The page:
Dictionary of English Pieces - Card Tables. Chairs

Card Tables

Playing-cards were introduced into England in the fifteenth century, and doubtless a special table for use with them followed shortly. None survive before walnut ones made in the reign of William and Mary, with the typical folding tops lined with needlework or cloth. They are rare, but later examples in mahogany survive in large numbers. Almost all are lined with cloth, and many have the inside corners recessed to hold candlesticks; others have oval sunken spaces to hold counters or coins. Late in the eighteenth century card tables were often made in pairs, and examples are found occasionally veneered in satinwood and of half-round shape. After 1800 they were made on a pillar support with splayed legs and brass-capped toes.


Before about 1500 chairs were a rarity, few homes had even one, and most people sat on benches, stools or chests. The chair, when one was to be found, was reserved for the use of royalty and the most noble. By the time of Henry VIII and Elizabeth I, armchairs of various types had begun to be made in quantity, and quite a number survive now. They are made of oak, with a straight or nearly straight back, with turned legs and curved arms, ornamented with carving or inlay. They have plain wood seats, and were used with the aid of a cushion.

Single chairs (those without arms) were probably made at an earlier date, but being less strongly constructed, few have survived that were made before about 1600. Most are quite plain, with the upper part of the back and the seat covered in silk or embroidery. As the seventeenth century progressed, and walnut or painted beechwood replaced oak, a number of fresh styles came and went. Turning, either in the form of bobbins or barley-twist was popular, and the use of caning instead of upholstery was introduced from the Far East. Finally, came the fashion of tall-backed chairs, heavily ornamented with turning and carving, with seat and back caned. Many of these were imported from France and Holland, where a similar fashion reigned, and it is a matter of argument as to where many of these chairs actually originated.

Gradually, caning lost favour, and its place was taken by elaborate upholstery in velvet or figured silk, but in either case with deep-fringed and coloured edgings. Although many of the single chairs were upholstered on both seat and back, others-still with the high back-featured a tall carved and pierced back panel and the first use of cabriole legs. By 1715 the cabriole leg was in general use, and the back of the chair had started to become square in shape: no longer was it the characteristic tall and narrow feature of the previous century. The centre of the back, called the 'splat' was usually a panel of solid or veneered wood and of shaped outline, and the top of the back was rounded. Most chairs showed some carving, especially in the form of the claw and ball foot. Some very finely carved chairs have feet in the shape of lions' paws, with lions' heads on the knees; others have arms which finish in heads of eagles.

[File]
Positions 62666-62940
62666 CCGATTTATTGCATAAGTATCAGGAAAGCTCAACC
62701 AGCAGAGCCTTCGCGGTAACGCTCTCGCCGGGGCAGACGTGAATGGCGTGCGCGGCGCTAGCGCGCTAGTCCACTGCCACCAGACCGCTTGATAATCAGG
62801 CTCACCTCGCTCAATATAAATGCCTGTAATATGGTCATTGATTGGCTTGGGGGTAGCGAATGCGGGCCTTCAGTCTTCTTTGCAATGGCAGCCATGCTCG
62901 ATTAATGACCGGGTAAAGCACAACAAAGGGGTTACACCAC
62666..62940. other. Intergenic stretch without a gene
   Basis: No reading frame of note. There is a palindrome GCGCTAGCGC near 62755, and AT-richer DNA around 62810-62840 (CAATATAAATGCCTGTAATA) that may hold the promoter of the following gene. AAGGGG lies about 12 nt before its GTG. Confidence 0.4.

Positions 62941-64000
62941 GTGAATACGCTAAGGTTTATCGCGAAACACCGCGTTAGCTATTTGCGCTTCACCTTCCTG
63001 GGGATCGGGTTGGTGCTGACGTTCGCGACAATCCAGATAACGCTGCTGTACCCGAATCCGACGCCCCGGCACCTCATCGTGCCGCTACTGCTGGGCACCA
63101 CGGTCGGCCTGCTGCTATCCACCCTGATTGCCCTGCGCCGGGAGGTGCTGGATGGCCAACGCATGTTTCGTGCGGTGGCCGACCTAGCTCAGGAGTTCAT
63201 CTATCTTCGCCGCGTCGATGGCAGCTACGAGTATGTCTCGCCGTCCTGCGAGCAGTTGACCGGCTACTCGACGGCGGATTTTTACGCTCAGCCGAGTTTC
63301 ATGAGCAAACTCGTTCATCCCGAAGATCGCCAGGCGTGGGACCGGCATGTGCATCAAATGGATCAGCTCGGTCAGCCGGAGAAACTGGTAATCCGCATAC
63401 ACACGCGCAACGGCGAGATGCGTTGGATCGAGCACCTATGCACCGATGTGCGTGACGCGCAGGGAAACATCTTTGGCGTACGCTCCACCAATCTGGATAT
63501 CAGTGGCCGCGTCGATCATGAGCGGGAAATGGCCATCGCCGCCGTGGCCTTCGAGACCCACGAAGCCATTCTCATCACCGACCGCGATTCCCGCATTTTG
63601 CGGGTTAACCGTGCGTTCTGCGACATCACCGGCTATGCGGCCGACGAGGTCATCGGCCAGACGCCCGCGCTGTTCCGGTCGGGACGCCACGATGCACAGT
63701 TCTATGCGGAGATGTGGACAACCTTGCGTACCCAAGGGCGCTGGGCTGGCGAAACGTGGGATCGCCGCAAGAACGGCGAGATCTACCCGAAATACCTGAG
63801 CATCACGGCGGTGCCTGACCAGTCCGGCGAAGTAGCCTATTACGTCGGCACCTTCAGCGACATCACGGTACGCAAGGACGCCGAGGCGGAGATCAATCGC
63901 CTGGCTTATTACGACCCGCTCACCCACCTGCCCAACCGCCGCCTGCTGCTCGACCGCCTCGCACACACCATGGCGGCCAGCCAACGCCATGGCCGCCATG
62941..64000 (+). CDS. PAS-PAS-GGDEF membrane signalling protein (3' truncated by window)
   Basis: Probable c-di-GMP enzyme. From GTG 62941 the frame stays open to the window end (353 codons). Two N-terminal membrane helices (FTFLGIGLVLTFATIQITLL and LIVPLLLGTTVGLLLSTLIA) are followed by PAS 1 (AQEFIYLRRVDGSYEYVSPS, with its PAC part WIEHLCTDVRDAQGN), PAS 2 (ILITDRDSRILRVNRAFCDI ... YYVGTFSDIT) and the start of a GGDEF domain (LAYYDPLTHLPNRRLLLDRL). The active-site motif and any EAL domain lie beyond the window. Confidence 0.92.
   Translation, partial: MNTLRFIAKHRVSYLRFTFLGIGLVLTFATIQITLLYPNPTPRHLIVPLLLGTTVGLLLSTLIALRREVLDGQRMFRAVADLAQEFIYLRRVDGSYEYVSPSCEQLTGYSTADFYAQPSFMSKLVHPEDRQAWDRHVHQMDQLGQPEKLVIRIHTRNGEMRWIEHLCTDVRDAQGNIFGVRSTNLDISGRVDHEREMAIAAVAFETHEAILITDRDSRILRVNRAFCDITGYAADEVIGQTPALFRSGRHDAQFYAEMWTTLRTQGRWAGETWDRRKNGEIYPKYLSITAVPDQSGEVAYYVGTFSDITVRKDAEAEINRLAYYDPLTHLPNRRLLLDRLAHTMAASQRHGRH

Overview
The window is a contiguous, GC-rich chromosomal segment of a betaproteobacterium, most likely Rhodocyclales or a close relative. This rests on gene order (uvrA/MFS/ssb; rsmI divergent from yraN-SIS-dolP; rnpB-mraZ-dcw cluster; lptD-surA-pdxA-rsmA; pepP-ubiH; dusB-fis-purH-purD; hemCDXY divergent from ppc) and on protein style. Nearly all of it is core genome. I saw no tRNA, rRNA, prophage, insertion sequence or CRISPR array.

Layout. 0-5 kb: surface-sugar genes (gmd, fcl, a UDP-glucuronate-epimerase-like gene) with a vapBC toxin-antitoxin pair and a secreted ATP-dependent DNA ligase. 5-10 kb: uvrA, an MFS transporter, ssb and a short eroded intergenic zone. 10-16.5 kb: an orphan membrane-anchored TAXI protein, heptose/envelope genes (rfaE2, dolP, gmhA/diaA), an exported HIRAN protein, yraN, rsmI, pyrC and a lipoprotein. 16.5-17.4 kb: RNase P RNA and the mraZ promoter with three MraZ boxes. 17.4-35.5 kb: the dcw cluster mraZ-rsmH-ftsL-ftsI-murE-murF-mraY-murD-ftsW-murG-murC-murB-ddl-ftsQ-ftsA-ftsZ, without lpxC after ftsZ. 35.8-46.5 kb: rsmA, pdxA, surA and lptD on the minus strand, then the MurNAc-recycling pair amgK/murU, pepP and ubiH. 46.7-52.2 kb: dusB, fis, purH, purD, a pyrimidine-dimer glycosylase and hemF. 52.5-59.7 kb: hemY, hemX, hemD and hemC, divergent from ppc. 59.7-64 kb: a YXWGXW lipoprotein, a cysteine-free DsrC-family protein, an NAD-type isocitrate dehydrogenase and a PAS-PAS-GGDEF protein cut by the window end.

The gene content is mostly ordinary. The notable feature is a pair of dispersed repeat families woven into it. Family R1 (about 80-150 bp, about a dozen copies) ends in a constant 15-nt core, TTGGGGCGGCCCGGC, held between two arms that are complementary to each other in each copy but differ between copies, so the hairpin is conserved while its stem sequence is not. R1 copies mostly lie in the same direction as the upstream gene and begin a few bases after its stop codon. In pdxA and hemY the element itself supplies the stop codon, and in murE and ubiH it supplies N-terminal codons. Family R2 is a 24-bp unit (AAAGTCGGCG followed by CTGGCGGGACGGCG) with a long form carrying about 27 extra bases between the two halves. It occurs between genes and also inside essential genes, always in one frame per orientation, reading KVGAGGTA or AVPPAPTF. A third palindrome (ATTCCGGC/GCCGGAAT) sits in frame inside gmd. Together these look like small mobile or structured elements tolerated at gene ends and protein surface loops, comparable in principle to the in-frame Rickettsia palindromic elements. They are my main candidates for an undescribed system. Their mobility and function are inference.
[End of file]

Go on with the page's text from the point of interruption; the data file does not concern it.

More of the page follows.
By 1740, with the coming of mahogany, the use of carving on chairs was widespread, the back continued to get lower until it was more or less square, and the cabriole leg remained popular. The top of the back was usually of a cupid's bow shape, the seat nearly square and often of generous size. Probably the most famous English chairs are those for which Chippendale shows designs in his book. The Director, where they are called 'ribband back chairs". These have the back carved and pierced in an intricate pattern of ribbons with a central bow. A number of these masterpieces have survived the wear and tear of two hundred years. The last quarter of the eighteenth century saw a further number of different fashions come and go. Robert Adam designed chairs, many of them with oval backs, shaped seats and turned legs, and in carved and gilt wood; an integral part of the decoration and furnishing of the room for which they were created. His suites often ran to a dozen armchairs, with large settees and stools, all covered in tapestry or figured silk. With other designers, backs varied greatly; shield, heart, round, or square, were among the shapes used. Towards 1800 came a fashion for beechwood chairs, many with shield-shaped backs, painted in colours with flowers and other subjects. At about this date, too, satinwood chairs were made, and these also were painted.

In the earlier years of the nineteenth century, chair backs were almost all nearly square, and the legs were curved forward-the 'sabre' shape. Mahogany chairs of this type, much smaller in size than those made in the years before, are very popular today, the most decorative, eagerly sought and, therefore, the most expensive, being those inlaid with brass lines. Rosewood was also a wood used for chair-making at this time, but it was imitated closely in painted beech.

Hall chairs were made during the eighteenth century and later. They were more for display than for comfort, with wood seats, and the backs were usually painted with the coat-of-arms or crest of the owner.

The Windsor chair was first made in the eighteenth century, and is still being turned out in large numbers. The arched back and shaped wood seat appear much the same in chairs of 1760 as in those made two hundred years later. They owe their popularity to their strength and lightness, and to the fact that they can be made cheaply. About 1770 they cost five or six shillings apiece, but they are dearer now.

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